Netflix (NASDAQ: NFLX) also displays a tremendous ability to learn based on their data-collection of subscribers’ viewing habits. This allows them to find out what makes a program popular and they can use that data to decide on content spending and then judge the wisdom of their decision through any changes in subscribers’ viewing habits as well as subscriber count. Yes, Netflix’s stock price collapsed from a high of $300 in July 2011 to $56 in September 2012, however, the business performance of Netflix has been outstanding -number of subscribers grew from 857 thousand in FY2002 to 28 million in Q2 2012.
Management of Netflix has also adopted a great variation and selection strategy by spending not more than 5% of its content budget on original programming. Netflix wants to use its huge algorithmic data set to try and predict what kind of as-yet-unmade original programs would be popular and then finance the production of such programs – it is Netflix’s attempt to produce highly sought after original content that can drive subscriber growth and retention. By limiting the budget to only 5% of its planned spending on content, it allows Netflix the freedom for trial-and-error without catastrophic consequences should the foray into original content fail. Furthermore, the potential for rewards are good based on Netflix’s predictive algorithms and the success of their first original production, Lilyhammer. It would be interesting to see how Netflix continues to adapt and strive for business success.
There are other great success stories out there such as Apple (NASDAQ: AAPL) adapting to allow 3rd party App developers into Apple’s ecosystem through the App Store. Steve Jobs initially refused 3rd party App developers in the original iPhone and the App Store was only functional a day prior to the release of the iPhone 3G. Jobs was widely acclaimed to be a visionary but even he was capable of adapting to what was happening on the ground and cater to customers’ wants without posing any potential for long-lasting damage to Apple as the App Store was merely a conduit for developers and users and Apple did not have to sink in large costs to set the whole thing up. The App store now has more than 700 thousand apps for download and has definitely helped to strengthen Apple's iOS ecosystem.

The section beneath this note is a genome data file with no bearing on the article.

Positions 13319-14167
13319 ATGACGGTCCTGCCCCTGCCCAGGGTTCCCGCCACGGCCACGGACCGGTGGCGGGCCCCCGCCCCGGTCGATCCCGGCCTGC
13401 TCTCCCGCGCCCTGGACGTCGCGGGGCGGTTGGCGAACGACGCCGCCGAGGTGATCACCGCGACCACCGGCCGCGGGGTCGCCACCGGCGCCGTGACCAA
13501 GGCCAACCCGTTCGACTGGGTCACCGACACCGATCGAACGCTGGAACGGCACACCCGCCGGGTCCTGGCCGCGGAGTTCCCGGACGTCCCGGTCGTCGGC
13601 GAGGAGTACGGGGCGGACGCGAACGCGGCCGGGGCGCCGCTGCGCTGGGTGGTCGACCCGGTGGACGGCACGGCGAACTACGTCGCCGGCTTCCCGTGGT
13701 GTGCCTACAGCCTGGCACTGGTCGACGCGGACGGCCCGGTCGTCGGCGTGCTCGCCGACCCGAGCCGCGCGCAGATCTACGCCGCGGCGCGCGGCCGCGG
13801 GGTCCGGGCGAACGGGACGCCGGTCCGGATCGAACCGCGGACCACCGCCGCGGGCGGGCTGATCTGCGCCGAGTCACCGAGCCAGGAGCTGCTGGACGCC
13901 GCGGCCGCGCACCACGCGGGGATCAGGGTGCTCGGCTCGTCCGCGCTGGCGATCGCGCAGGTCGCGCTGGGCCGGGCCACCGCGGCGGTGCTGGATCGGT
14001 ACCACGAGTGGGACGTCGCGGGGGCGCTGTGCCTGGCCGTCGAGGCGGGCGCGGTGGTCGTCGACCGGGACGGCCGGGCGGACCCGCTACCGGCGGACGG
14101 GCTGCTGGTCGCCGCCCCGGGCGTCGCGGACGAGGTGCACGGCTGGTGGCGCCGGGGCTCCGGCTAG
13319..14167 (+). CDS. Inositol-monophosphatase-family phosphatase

I think Jeff Bezos of Amazon (NASDAQ: AMZN) summed it up the best possible way in his quote, “We say we’re stubborn on vision and flexible on details’’ which I found in this wonderful article. It is precisely the ability to be flexible about the details without the dangers of catastrophic failure which anchors the idea behind Tim Harford's Adapt. Perhaps, you might have come across other leaders who have set up their companies to be adaptable and learn from what they have done to seek out companies with similar characteristics to be added into your investment portfolio – I have a feeling they will be successful for a long time to come.
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serjing owns shares of Apple and Netflix. The Motley Fool owns shares of Apple, Amazon.com, Netflix, and Starbucks and has the following options: short JAN 2013 $47.00 puts on Starbucks. Motley Fool newsletter services recommend Amazon.com, Apple, Netflix, and Starbucks. Try any of our Foolish newsletter services free for 30 days. We Fools may not all hold the same opinions, but we all believe that considering a diverse range of insights makes us better investors. The Motley Fool has a disclosure policy.If you have questions about this post or the Fool’s blog network, click here for information.